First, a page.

Rolling Stock for the Far End Tramway

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Andrew
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Re: Rolling Stock for the Far End Tramway

Post by Andrew » Sun Feb 10, 2019 7:04 pm

Lovely wagons, and it sounds like plans for the railway are progressing nicely too - it's all coming together!

And my wife has a similar view to yours by the sounds of things - a railway line meandering through the flowerbeds is one thing, but a village of quaint cottages looking like they belong to families of gnomes is another...

All the best,

Andrew.

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Re: Rolling Stock for the Far End Tramway

Post by IrishPeter » Mon Feb 11, 2019 4:44 am

I like both the KSR's KC tanks, which in their 'as built' form resemble big brothers of the Rheidol 2-6-2Ts, and the 0-4-2Ts that preceded them. I also like their early four wheel passenger stock, as well as the aluminium panelled coaches from the mid-1920s. Of course, the intriguing 'might-have-been' for he who likes 'might-have-beens' Is the fact the KSR was originally intended to be 2' gauge, but the Indian Army put the kibosh on that idea after construction began in favour of 2'6" gauge but no-one seems to be absolutely sure when the switch was made.

In fairness, Gnometown might get me off the hook with the Missus who likes them. However, I think wife's prohibition of "Toytown" is more a case of "ask before you build" rather than an absolute ban. I am going with the idea that she wants free exercise of the right of veto on any structures that are left in position permanently. It seems I have been granted permission for removeable structures that can go on shelves somewhere when not in use. I broached the idea of remodelling the garden with some small flower beds inside the spirals, and gooseneck curves, and that seemed to get some fairly enthusiastic response as she is teetering on the edge of getting rid of the old rectangular flower bed anyway.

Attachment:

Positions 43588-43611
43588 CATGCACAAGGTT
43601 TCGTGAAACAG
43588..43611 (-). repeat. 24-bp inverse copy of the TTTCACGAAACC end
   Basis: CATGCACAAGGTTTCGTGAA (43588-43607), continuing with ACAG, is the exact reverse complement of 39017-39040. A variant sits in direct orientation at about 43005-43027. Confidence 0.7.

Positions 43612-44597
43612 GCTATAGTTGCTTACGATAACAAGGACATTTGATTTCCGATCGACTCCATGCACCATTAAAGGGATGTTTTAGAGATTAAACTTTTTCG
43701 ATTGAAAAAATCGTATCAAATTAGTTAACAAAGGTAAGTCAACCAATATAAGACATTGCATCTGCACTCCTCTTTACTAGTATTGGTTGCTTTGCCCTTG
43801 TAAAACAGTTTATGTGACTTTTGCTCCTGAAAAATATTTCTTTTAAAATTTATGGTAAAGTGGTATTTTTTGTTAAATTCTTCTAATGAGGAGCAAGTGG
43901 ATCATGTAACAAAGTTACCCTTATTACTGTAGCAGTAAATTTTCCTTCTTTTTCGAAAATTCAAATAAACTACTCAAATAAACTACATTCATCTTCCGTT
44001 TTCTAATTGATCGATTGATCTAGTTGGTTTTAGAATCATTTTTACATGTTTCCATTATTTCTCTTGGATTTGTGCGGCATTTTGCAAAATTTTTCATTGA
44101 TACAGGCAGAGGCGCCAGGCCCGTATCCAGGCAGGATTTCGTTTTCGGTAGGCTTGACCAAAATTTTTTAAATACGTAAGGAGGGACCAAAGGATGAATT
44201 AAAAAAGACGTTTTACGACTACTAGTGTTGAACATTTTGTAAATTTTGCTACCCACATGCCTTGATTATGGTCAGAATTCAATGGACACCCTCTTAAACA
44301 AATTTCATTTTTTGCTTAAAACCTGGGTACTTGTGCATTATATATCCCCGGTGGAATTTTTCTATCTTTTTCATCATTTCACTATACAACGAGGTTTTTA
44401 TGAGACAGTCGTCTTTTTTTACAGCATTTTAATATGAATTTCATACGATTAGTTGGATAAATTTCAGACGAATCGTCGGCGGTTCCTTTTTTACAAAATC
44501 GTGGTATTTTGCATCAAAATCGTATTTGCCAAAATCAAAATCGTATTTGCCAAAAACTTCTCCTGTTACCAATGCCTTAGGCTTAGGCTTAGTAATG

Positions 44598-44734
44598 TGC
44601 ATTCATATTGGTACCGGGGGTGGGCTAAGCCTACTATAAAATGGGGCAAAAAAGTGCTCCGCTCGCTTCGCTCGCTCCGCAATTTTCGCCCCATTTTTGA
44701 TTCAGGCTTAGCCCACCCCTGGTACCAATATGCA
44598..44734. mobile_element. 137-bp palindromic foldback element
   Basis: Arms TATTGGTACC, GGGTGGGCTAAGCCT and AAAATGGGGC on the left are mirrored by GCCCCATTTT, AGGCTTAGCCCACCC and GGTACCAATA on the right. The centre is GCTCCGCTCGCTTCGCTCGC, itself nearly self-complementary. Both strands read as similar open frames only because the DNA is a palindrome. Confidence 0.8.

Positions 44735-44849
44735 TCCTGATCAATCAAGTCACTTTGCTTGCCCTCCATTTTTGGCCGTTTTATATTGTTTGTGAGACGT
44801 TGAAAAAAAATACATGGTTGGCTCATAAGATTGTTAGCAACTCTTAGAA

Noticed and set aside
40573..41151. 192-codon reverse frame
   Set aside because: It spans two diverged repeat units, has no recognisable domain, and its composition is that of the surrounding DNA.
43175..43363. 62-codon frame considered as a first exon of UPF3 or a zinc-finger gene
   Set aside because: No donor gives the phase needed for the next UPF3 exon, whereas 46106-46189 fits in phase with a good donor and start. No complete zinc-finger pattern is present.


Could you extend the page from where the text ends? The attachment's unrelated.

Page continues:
Very much a case of watch this space!

Cheers,
Peter in Va
Traffic Pattern? What pattern? Spuds out; grain in, but cattle, sheep and passengers are a lot less predictable.

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Re: Rolling Stock for the Far End Tramway

Post by Peter Butler » Mon Feb 11, 2019 10:34 am

Hi Peter, I think I must agree with your wife about 'Toytown', I'm sure with your knowledge and skills with creating prototypical railway stock she expects no less than an accurate and well presented infrastructure.
I do have trouble imagining how you can integrate the gnomes though!
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Re: Rolling Stock for the Far End Tramway

Post by FWLR » Mon Feb 11, 2019 10:48 am

Peter Butler wrote: ↑
Mon Feb 11, 2019 10:34 am

I do have trouble imagining how you can integrate the gnomes though!

Very good Peter.... :laughing3: :laughing3: :laughing3:
Rod

Life is so easy when I run my trains. :thumbright:

πŸš‚πŸšƒπŸšƒπŸšƒπŸšƒπŸšƒπŸšƒπŸšƒπŸšƒπŸšƒ

https://gardenrails.org/forum/viewtopic ... 41&t=11364

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Re: Rolling Stock for the Far End Tramway

Post by philipy » Mon Feb 11, 2019 12:36 pm

Peter Butler wrote: ↑
Mon Feb 11, 2019 10:34 am

I do have trouble imagining how you can integrate the gnomes though!
Integrated gnomes!
DSC_0006 small.jpg